The Cemetery’s name recalls the line of defences dug by the Turks South of
Alçıtepe, but it is in fact derived from the redoubt line – the front line of
British and French trenches established in May between the Aegean and the
straits. At regular intervals there were defensive positions, or “redoubts”
built and garrisoned to repel expected counter-attacks by the Turks. The
section on the Krithia Spur, about 100 meters North of the cemetery was begun
by the Australians on the night of the 8th May.
"Gallipoli- A battelefield Guide", (East Roseville 2000), Phil Taylor & Pam Cupper, p. 144
It is always interesting hearing the men’s opinions of their officers. I do not think I heard any one spoken more highly of by the men of the Royal Fusiliers than youngAnstice. Over and over again during the subsequent weeks they would say to me: “You should have seen Mr. Anstice ! I reckon he deserves the V.C. if any one does. There was nothing he would not do for his men. Why, I saw him myself working like a nigger, and much harder than any of the men, carrying ammunition, water and rations, going about all up and down the line without a sign of fear. And we none of us thought he had it in him.But they never stop talking about him now. We are all changing our opinions about many people out here.”
Here and there in these cemeteries we saw primroses and other flowers which
beautify the English countrysize. Elsewere trees and plants from the homeland
were growing in the God’s Acres of this foreign soil. For example the grave
of Second-Lieut. E. Duckworth of the 6th Lancashire Fusiliers, 42nd
Division –“Killed 7th August, Vineyard”- was shadowed by an oak, now ten feet
high, which was brought from England and planted in Redoubt Cemetery by his
father in 1922.
"Gallipoli Revisited", (London 1934), W. E. Stanton Hope, p. 48
Today Second-Lieutenant Eric Duckworth is remembered on the Helles Memorial. His grave was in Redoubt cemetery though.
Gallipoli-August 5 1915
The British at Helles eventually concentrated their many cemeteries into six; as it happened, one of these had originally been established just behind the rearmost of the two Redoubt trenches dug by our 2nd Brigade in its famous advance, actually very near to M’Cay’s little headquarters. Hughes wrote to me in November 1919 that all the Australian remains had been discovered and were buried “practically whereColonel Gartside was buried” (*) Only a few were identified as he was …
Thursday, July 15. I first met W______ at 9a.m. at the R.F.’s and we went of to hunt forShafto’s grave. They had just had orders to move down to the beach. So when the regiment had started, we set off through the usual labyrinth of trenches, into the mule-track, and then along it till we saw a ruined house with a large fig-tree beside it, underneath which his grave was. It had a nice cross, and was elaborately decorated with shell cases. I said a few prayers.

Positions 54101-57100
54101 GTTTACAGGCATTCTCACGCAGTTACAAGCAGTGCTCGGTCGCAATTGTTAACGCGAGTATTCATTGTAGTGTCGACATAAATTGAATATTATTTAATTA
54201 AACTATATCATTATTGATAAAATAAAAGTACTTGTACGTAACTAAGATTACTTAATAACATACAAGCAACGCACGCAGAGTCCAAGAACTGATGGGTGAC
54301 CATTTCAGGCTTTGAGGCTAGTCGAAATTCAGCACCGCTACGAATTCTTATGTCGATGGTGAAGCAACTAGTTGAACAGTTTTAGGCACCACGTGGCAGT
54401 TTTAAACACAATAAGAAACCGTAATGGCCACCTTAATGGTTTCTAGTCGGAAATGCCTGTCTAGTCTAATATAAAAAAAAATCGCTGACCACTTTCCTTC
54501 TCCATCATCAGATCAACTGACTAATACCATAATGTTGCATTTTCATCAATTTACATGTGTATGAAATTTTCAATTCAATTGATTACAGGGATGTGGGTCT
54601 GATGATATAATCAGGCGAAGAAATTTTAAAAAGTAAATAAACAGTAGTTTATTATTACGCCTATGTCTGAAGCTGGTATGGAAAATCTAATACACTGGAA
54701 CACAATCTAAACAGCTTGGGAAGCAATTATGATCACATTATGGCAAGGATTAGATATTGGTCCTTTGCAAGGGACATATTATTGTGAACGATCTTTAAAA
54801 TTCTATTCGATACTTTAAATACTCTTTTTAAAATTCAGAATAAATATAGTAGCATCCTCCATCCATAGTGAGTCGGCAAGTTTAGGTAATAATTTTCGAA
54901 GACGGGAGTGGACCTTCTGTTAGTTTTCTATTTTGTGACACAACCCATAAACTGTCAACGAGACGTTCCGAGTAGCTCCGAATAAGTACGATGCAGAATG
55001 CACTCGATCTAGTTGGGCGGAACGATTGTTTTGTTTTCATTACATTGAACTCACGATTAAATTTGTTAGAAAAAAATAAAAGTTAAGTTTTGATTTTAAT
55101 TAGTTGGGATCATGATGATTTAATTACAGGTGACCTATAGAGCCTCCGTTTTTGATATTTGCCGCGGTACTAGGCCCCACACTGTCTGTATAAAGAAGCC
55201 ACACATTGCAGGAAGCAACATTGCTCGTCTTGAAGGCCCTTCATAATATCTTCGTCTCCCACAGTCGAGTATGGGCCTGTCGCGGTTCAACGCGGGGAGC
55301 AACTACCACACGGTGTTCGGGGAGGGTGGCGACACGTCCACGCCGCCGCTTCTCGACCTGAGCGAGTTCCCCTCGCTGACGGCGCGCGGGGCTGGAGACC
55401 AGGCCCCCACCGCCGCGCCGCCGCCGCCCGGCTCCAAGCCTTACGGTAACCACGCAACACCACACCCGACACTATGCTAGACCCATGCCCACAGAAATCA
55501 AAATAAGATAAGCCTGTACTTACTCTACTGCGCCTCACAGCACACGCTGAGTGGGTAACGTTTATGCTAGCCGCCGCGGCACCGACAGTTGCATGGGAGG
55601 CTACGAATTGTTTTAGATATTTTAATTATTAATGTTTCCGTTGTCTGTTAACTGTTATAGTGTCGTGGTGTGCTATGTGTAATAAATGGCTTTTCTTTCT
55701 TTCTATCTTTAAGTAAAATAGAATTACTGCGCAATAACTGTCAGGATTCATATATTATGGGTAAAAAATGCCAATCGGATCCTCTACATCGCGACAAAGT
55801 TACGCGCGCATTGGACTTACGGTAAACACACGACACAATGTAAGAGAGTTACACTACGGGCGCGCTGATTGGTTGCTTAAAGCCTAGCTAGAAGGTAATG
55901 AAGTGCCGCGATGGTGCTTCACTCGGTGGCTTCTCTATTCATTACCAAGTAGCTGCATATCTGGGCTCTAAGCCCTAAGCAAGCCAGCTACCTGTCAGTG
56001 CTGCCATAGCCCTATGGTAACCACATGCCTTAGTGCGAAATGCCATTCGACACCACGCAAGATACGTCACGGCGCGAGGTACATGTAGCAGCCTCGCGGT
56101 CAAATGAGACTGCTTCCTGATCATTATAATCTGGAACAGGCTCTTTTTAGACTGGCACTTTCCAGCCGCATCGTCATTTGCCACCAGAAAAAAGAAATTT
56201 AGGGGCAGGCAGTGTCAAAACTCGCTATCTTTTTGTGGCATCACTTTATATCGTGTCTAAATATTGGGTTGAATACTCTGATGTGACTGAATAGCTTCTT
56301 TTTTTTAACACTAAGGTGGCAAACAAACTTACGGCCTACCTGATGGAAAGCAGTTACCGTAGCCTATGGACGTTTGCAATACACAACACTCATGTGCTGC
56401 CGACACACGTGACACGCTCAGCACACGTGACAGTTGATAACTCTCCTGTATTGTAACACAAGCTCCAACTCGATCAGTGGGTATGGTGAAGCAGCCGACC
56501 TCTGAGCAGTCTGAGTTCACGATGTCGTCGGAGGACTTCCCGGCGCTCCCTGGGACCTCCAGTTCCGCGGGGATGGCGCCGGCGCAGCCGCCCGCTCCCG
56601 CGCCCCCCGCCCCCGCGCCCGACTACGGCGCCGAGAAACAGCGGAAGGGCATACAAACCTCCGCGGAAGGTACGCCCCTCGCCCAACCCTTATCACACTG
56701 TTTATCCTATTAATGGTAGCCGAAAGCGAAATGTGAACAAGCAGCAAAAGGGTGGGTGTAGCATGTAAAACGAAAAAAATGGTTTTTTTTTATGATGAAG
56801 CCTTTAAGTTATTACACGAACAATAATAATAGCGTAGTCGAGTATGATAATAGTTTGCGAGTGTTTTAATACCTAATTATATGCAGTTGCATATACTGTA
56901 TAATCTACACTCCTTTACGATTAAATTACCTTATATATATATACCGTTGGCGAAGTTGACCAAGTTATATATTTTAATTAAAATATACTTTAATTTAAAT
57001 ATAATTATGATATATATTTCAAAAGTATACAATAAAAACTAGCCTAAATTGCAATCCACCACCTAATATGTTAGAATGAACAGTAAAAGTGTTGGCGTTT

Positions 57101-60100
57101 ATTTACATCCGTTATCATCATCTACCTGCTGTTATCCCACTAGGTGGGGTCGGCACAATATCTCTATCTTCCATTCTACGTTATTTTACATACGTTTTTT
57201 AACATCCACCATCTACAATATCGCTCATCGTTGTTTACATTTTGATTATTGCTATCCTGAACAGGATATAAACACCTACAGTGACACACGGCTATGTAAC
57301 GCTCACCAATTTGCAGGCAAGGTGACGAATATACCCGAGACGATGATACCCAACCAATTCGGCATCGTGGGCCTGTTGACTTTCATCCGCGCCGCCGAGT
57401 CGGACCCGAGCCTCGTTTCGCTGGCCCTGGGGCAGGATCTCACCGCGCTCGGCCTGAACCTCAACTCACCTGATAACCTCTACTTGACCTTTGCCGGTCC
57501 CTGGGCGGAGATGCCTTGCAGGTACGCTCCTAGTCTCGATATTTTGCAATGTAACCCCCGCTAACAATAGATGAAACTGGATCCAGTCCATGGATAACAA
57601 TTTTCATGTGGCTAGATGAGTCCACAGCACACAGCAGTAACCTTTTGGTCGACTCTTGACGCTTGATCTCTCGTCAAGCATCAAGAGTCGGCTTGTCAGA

Last updated : 28/02/08
Desi ghee is served to the people.On the third day after the cremation, the
relatives go to the cremation ground, take the bones of the dead and wash them
in unboiled milk. Then they collect the bones and the ashes in a bag and
immersit in the Beas River or in the river flowing near their Gurudwara. They
don't observe Shraddh or Anniversary for their dead. The period of mourning for
the dead can go up to 10 days, until which the holy texts from the Granth Sahib
are read daily in the house.
(source : www.indianmirror.com)
In the Sikh community after the death of a person, the Kirtan Solah is read. Loud lamenting and breast-beating are strictly forbidden among the Sikhs. People gather around the body and recite the morning prayers. The corpse is bathed and dressed along with the fives K's. The Sikhs cremate their dead like the Hindus and they do it before sunset. The eldest son of the deceased lights the funeral pyre. The priest sings the holy hymns. After the cremation, people go to the Gurudwara where some texts from the Granth Sahib are read. Prasad, is which is cooked with coarsely ground atta, water,
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the first authentic hotel on the Gallipoli peninsula
Little enough did I think 12 months ago today that on the anniversary of
mobilisation I should be writing you from a hole in the Gallipoli Peninsula,
not having seen you for 10 ½ months, and to the tune of 75mm guns.
However you never know your luck, and I may see you in time to celebrate my 20th
birthday at home, but as things look at present, there is not much chance of
Extract of a letter by Eric Duckworth to his mother, transcribed from "Gallipoli, 1915 - Pens, Pencils and cameras at war", (London 1985), Peter H. Liddle, p. 116